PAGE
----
Veniss Underground - Jeff Vandermeer


Scrofulous Fig-Merchant
Oct 3, 2003
Disclaimer & Forward: There is already a review of this book on this site, under The Knivesout Review ( ). Mine is only a fresh perspective.

Second;ly, this appears to be a book which fixates upon taste. It did not meet a few of my tastes, but others (such as Knivesout) seem to have adored it. As I say in the following review, it's worthwhile but didn't knock my socks off.

Veniss Underground - Jeff Vandermeer

I'll be honest, in that I didn't like this book anywhere near as much as I thought I would.

It's not that it's bad, because I certainly don't regret the few hours spent on reading it. In fact Vandermeer clearly has an excellent imagination and a reasonable grasp of the state of things. He shows the realities of a world of biological servitors, the horrors of the underground, and the quasi-triangle between three very odd people.

Firstly, we have Nicolas, a living artist (read: genetics tinkerer) on the way out trying to solicit some new tools, something to set him up for the next big thing. He's lost all his art in a robbery and he's relying upon his friend Shadrach to set him up with Quin, the lord of the (literal) underground and enigmatic master of puppets and genetic manipulation. Shadrach who is haunted by memories of the underground and his love for Nicola.

Then we have Nicola. Her brother and her are twins, on the outs, metaphysically-bonded, she loving him and he her (though to different magnitudes) and Nicola relentlessly obsessing upon his location, is he alright, has something happened to him. She goes to Shadrach for help. Shadrach, who links the two, something of a go-between, in love with nicola, something of a friend to Nicolas, and in the pay of Quin.

The city is peopled by hordes of sentient machine-organisms, meerkats and tiny hindu gods and the bizzare results of tinkering. And beneath it sprawls the kilometers-deep stratified city within a city which is the Veniss Underground. It is into this hell that one of the characters must descend.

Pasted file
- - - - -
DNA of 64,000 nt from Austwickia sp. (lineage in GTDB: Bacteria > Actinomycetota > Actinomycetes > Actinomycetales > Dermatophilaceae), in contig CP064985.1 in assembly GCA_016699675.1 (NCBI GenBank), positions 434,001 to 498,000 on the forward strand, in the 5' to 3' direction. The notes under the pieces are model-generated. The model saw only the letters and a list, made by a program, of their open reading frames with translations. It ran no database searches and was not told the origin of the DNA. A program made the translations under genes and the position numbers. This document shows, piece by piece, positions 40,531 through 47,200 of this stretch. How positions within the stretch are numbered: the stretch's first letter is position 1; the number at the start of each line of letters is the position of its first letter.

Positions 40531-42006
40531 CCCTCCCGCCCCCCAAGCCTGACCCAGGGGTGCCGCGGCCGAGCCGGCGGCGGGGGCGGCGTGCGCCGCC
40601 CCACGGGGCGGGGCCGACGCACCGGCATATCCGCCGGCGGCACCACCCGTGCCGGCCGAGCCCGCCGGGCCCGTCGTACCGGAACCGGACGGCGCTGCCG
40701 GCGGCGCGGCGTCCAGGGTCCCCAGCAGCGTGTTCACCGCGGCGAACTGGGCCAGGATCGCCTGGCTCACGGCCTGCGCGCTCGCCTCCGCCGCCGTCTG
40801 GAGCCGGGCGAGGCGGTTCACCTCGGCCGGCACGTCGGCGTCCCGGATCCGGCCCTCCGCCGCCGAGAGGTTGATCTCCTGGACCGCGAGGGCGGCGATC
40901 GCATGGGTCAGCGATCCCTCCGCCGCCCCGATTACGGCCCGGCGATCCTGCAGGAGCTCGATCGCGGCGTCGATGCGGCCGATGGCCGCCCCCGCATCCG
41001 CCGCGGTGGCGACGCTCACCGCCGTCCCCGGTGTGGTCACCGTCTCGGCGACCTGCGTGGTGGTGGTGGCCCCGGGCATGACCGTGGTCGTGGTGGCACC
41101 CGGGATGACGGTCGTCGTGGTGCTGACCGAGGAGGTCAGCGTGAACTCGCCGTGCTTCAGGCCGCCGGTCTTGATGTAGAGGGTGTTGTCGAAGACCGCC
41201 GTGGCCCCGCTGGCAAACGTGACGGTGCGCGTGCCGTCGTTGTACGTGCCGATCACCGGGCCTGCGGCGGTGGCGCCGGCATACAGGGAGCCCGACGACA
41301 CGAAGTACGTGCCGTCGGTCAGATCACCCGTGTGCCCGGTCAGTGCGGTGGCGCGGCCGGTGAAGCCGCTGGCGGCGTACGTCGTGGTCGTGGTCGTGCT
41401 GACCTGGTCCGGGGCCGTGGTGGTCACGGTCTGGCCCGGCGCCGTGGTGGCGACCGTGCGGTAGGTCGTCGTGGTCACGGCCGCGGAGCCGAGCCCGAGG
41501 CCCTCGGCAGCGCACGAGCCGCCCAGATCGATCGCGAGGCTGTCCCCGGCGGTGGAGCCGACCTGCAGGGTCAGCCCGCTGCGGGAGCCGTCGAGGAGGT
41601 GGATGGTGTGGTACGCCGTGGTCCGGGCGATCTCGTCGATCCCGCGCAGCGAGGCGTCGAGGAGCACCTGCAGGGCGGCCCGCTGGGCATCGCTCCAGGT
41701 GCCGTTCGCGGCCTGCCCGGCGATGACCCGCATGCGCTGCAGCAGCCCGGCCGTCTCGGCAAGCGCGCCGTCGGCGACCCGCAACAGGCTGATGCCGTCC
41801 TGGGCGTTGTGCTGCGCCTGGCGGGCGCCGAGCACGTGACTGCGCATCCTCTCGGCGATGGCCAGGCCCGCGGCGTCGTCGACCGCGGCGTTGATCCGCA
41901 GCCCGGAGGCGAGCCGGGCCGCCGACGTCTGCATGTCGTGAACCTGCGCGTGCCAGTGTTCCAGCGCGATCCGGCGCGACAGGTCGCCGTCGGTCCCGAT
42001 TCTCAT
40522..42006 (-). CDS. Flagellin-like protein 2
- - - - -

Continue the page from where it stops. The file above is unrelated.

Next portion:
So what are the issues Vandermeer tackles? Love, what it means to be human, the nature of fear, resilience, how we are driven by our emotions beyond reason. It is the first of these which he deals with most of all.

How effective is the book in achieving its seeming aims? 50/50. A large part of the book relies upon the horrors of the underground, built-up, impressed upon the mind. Then Vandermeer takes us down beneath and everything is, frankly, not that scary at all. Sure it's weird, and twisted, and there are lots of monsters and disenchanted, but considering what the author was promising it just doesn't hold-up. I never once felt scared. And I never felt that much concern that the main character would succeed. There were a few moments of delightful concern but mostly it was... engaging but dissatisfying.

As to the emotional, rather than the physical side of the book, it seems inexplicable at times. perhaps if I re-read it, but the characters don't always seem real. Or rather, they are established as realistic, human, and then go and do things that make very little sense at all, even in context. My main complaint in this department is Shadrach. However, the meerkats came-across quite well, and the Moreau-esque touches were very pleasing. There are many blooms of fantastic in a garden of quite good.

All in all, I'd rate this a worthwhile read from a promising author, but nothing to get all foamy at the mouth over. As i said, I'd probably like it more on re-read.

7 out of 10.